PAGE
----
The three major findings of cognitive science are:
The mind is inherently embodied.
Thought is mostly unconscious.
Abstract concepts are largely metaphorical.

“These findings of cognitive science are profoundly disquieting [for traditional thinking] in two respects. First, they tell us that human reason is a form of animal reason, a reason inextricably tied to our bodies and the peculiarities of our brains. Second, these results tell us that our bodies, brains, and interactions with our environment provide the mostly unconscious basis for our everyday metaphysics, that is, our sense of what is real.”

All living creatures categorize. All creatures, as a minimum, separate eat from no eat and friend from foe. As neural creatures tadpole and wo/man categorize. There are trillions of synaptic connections taking place in the least sophisticated of creatures and this multiple synapses must be organized in some way to facilitate passage through a small number of interconnections and thus categorization takes place. Great numbers of different synapses take place in an experience and these are subsumed in some fashion to provide the category eat or foe perhaps.

Our categories are what we consider to be real in the world: tree, rock, animal…Our concepts are what we use to structure our reasoning about these categories. Concepts are neural structures that are the fundamental means by which we reason about categories.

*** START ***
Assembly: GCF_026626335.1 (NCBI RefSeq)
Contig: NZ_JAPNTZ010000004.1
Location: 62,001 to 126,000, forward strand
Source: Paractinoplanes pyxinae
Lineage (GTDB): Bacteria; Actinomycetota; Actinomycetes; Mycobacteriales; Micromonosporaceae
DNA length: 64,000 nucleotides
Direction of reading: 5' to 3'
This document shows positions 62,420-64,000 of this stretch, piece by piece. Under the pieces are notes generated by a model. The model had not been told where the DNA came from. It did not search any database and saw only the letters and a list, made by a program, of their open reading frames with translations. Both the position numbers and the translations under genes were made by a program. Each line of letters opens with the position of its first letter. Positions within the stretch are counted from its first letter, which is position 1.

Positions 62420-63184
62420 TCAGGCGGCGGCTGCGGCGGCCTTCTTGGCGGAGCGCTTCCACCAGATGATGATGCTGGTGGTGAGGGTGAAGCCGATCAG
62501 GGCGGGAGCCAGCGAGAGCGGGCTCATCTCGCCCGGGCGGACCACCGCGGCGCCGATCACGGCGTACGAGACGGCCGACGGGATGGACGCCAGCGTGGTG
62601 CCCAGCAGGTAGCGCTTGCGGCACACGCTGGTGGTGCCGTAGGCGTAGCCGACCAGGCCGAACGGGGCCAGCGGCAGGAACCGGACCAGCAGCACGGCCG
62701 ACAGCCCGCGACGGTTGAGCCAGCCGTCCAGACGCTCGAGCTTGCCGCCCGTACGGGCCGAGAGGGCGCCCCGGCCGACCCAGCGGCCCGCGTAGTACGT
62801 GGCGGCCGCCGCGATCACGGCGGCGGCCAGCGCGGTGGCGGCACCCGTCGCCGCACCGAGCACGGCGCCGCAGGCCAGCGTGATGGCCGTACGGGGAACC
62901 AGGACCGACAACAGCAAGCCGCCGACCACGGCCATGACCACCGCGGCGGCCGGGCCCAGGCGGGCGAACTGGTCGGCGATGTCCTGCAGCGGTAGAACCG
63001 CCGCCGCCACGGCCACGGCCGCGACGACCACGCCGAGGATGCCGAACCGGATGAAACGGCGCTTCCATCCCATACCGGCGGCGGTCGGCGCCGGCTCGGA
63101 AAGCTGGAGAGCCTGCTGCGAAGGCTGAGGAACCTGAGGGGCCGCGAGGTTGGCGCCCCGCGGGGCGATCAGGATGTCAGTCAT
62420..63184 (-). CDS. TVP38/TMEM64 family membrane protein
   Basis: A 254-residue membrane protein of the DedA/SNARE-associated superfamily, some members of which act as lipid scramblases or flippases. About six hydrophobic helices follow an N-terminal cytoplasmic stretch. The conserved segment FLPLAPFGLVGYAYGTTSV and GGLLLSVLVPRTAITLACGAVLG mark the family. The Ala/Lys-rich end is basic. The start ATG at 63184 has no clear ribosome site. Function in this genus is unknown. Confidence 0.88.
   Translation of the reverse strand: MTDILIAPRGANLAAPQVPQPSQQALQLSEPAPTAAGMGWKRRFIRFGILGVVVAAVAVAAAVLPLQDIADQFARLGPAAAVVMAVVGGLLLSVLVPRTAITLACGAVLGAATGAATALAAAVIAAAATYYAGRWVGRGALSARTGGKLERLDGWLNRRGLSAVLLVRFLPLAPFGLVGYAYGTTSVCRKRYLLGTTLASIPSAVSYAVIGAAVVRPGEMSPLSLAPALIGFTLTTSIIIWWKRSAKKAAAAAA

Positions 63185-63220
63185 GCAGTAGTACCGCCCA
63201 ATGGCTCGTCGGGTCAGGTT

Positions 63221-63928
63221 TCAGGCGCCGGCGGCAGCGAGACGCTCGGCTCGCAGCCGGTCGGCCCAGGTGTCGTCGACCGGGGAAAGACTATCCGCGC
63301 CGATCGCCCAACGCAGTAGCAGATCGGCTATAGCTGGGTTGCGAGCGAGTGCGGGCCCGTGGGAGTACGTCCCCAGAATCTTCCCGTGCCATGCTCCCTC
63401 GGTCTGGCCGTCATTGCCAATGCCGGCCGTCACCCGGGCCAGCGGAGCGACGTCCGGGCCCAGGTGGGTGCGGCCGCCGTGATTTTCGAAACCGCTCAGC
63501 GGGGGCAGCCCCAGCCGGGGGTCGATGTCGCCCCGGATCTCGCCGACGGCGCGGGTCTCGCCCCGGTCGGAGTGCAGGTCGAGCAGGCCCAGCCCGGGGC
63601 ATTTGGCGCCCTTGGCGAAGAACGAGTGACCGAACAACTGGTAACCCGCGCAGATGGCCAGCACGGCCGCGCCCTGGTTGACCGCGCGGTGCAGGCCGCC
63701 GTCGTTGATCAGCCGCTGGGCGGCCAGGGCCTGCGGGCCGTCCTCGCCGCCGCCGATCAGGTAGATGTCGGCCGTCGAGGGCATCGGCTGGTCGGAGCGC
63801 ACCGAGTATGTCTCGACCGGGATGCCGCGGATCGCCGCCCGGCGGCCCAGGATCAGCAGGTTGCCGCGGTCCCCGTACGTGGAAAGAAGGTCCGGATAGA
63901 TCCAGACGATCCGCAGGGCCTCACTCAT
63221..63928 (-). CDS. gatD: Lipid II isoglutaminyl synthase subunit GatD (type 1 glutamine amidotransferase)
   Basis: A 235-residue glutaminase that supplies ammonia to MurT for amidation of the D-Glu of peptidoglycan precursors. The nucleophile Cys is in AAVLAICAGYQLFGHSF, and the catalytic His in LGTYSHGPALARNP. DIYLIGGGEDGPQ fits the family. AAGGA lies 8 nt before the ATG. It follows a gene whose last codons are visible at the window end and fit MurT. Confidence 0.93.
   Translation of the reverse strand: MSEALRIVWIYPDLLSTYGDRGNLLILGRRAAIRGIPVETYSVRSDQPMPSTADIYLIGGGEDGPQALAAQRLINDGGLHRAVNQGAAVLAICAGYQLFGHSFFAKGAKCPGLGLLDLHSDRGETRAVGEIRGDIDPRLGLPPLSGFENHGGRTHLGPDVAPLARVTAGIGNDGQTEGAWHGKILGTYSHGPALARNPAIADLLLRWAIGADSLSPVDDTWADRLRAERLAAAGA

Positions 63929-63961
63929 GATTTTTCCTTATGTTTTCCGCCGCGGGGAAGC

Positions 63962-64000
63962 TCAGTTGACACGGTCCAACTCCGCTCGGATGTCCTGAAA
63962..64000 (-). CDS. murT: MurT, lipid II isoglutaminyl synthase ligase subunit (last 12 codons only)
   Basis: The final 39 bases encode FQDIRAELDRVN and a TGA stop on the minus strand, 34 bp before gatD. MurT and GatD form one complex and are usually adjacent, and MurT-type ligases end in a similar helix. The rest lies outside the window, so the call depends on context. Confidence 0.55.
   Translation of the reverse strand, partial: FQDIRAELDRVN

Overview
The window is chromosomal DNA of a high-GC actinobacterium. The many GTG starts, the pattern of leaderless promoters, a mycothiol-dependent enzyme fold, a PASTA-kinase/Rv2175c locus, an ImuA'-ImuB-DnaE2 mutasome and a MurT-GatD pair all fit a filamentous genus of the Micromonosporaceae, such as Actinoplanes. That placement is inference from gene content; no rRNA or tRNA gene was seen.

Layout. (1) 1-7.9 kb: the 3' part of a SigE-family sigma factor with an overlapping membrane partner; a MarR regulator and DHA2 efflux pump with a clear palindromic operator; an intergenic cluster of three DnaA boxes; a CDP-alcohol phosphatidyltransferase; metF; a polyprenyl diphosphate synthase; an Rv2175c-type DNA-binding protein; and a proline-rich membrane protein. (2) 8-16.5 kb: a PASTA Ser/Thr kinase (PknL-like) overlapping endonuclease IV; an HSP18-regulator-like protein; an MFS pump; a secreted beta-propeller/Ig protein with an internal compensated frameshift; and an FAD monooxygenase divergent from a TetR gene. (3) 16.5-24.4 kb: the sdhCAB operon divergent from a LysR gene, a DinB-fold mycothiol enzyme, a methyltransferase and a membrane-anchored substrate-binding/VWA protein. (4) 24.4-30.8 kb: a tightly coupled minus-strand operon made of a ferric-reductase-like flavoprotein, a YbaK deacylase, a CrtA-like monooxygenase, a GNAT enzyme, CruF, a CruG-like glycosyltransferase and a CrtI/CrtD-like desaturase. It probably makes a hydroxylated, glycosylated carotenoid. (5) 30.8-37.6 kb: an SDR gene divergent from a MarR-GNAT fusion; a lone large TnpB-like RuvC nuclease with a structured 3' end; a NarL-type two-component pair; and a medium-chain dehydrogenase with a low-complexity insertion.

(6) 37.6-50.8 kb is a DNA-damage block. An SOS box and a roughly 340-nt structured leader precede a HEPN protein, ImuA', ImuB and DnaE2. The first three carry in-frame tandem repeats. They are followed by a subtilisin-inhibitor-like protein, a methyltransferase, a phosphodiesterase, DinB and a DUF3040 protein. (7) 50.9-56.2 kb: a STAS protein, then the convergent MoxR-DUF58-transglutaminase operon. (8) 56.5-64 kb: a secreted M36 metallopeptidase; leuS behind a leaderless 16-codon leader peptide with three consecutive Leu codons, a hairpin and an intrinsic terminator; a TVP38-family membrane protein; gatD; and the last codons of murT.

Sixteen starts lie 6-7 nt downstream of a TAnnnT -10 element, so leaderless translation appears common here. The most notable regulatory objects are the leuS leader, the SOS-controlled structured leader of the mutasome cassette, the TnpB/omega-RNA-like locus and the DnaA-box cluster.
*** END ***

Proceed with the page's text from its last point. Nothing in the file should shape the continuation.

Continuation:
Quotes from Philosophy in the Flesh by Lakoff and Johnson

#15 Rade

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Posted 17 September 2009 - 05:47 PM

....Our categories are what we consider to be real in the world: tree, rock, animal…Our concepts are what we use to structure our reasoning about these categories. Concepts are neural structures that are the fundamental means by which we reason about categories.

I would agree with you Coberst, and add that I find that human language evolved in order to concretize our concepts mentally (we call it talking to ourselves), and for communication between humans only secondarily. Individual humans tend to value objects of perception because awareness at this level is so direct and automatic, however, in terms of evolutionary importance for species survival, the conceptual level of awareness is far superior. Language allows us to take advantage of both modes of awareness (perceptual, conceptual) simultaneously as a dialectic. Thus I find it important that humans embody and hold mentally objects of perception that concretize as symbol the concept that life is worth living.